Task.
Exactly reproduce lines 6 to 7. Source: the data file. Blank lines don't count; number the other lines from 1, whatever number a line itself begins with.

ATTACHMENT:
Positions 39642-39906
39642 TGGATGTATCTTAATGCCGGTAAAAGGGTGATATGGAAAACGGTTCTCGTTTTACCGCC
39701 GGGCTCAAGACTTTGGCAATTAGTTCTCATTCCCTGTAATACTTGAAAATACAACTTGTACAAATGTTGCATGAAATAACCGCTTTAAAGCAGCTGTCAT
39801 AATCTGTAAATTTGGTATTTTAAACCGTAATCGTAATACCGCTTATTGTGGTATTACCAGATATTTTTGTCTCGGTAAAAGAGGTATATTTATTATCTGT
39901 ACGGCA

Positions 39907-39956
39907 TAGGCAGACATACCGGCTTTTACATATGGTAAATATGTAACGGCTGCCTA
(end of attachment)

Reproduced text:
Positions 39907-39956
39907 TAGGCAGACATACCGGCTTTTACATATGGTAAATATGTAACGGCTGCCTA